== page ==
TV Provera: interactive community TV

Tim Burns

This article arises from an ongoing struggle to realise a series of works that address notions of low tech interactive TV which started for me in the USA in the early 90s with The Operators, a cable show about a bunch of answering service operators staving off unemployment caused by the advent of the answering machine. The show was designed to be interactive and contextually narrative—that is, the interactive element was in keeping with the narrative drama, so viewers interacted in real time via telephones in a drama about telephone operators. After considering the resurgence of talk-back radio occurring at the time, and influenced by early live television as personified in the US by Ernie Kovacs, I wrote an outline for a live, low-budget TV series which became the manifesto for Community TV that I delivered to CTV in Perth in 1995.

In 1998, I took a job in the Media Department at Edith Cowan University developing a practical teaching program utilising the instigation of community and educational TV in Western Australia as a focus. In the first 6 months of operation my students and I produced 42 hours of TV and Artoffical, an arts program which won the CBAA award for infotainment that year. However, my recommendations for live and interactive TV fell on deaf ears at the university and the TV consortium set up to manage education and community interests.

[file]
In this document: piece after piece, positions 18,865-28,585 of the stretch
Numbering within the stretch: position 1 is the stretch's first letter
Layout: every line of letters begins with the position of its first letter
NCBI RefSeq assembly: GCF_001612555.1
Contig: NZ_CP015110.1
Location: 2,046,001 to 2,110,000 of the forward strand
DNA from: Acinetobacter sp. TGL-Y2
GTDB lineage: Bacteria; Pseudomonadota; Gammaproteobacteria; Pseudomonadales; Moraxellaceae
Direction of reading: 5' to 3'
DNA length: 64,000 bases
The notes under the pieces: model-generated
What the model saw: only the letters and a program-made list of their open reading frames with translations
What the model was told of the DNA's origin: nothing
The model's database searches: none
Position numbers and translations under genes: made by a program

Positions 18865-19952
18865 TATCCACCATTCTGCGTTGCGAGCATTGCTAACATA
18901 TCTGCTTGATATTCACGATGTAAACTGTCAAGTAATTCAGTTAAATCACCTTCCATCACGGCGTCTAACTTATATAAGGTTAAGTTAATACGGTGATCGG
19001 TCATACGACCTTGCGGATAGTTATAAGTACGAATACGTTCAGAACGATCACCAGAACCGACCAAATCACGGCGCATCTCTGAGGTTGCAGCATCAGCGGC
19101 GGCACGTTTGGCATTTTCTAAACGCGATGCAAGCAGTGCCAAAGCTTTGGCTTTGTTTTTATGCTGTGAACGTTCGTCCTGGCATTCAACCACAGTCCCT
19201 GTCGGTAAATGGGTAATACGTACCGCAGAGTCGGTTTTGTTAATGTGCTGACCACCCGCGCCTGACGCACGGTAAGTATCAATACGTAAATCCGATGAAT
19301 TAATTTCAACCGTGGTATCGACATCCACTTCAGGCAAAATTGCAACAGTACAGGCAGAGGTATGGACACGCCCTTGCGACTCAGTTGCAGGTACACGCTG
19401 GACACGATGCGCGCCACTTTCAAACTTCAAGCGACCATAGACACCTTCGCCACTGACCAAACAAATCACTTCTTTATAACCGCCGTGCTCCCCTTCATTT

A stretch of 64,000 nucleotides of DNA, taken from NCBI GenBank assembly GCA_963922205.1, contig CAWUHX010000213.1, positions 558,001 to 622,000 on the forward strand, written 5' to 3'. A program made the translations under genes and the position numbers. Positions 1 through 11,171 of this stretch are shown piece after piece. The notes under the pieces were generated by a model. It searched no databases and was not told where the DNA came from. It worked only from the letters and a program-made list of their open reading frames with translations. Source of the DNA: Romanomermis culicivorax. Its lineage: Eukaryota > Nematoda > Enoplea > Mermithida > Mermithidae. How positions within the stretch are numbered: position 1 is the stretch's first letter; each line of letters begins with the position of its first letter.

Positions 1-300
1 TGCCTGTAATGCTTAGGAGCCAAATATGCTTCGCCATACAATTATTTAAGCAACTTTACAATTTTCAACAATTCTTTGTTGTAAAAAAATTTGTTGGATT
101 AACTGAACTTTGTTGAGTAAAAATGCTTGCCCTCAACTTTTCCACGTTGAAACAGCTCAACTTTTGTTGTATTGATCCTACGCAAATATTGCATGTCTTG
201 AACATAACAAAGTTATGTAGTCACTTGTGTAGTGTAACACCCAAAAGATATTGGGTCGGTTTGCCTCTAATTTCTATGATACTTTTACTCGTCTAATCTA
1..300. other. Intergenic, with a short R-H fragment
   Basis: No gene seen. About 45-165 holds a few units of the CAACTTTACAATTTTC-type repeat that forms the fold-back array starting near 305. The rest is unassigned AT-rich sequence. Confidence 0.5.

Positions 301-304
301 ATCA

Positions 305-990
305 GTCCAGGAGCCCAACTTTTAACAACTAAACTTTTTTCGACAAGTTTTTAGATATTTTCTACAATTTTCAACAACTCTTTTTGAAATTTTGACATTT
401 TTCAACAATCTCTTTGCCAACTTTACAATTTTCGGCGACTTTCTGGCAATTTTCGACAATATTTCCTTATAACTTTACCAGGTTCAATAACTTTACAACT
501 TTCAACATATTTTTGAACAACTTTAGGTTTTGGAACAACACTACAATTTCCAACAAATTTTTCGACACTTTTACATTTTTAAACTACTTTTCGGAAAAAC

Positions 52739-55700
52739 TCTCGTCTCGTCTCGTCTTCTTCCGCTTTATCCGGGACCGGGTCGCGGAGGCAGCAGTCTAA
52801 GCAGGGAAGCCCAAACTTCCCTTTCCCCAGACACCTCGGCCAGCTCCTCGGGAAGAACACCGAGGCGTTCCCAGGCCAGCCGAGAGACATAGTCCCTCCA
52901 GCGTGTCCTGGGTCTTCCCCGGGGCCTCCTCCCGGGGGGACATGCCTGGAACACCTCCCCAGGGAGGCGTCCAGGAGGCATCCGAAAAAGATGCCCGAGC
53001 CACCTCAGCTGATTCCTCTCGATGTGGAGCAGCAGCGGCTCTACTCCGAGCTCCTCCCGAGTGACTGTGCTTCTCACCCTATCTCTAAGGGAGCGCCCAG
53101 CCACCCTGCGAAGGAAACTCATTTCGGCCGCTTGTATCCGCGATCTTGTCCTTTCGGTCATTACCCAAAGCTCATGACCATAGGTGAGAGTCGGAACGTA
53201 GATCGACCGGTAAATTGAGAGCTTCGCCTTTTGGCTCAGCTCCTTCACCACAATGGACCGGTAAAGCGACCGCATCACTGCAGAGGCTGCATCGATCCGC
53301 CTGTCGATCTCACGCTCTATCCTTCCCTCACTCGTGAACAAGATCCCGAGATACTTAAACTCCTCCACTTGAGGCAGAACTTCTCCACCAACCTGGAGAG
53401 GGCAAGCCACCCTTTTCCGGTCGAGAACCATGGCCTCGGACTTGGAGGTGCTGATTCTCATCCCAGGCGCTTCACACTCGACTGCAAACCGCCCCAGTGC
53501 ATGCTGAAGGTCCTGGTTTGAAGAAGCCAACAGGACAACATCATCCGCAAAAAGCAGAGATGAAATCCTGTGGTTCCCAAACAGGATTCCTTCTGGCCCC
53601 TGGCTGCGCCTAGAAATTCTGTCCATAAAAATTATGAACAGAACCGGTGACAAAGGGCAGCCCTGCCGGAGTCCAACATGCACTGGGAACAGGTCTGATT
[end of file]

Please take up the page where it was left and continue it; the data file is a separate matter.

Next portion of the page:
In 2001, I was able to present THIS IS I.T. (with the help of the Festival of Perth Fringe and CTV) to illustrate the power of interactivity. I used a small studio set up for the weather at Channel 31. Although the virtually content-less interactive show was unpopular with the TV station and the cultural elite of Perth, Telstra phone records showed it had over a million viewers and over 1000 calls an hour during the 4 weeks of broadcast. Ironically, it proved to be the most watched production in the festival. It was only a gesture towards our vision for community interaction but it was as far as we got. After Channel 31 shut down the show, SBS bandied around a narrative version with a budget and upgraded computer interactivity, about a transparent TV show. Eventually they refused to develop it even with the financial support of ScreenWest. Comments included that it was another retro stereotypical office drama (such as The Office). Six months later the office drama 24/7 emerged on SBS with its non-contextual interactivity (ie via email and not inside the characters’ real time).

The Australian Film Commission then granted me production money (the first time it was given for a program produced on Community TV) if Channel 31 would schedule the show in Melbourne. After 6 months, with sponsors in place and on the point of signing a development contract, Channel 31 Melbourne refused to program the show.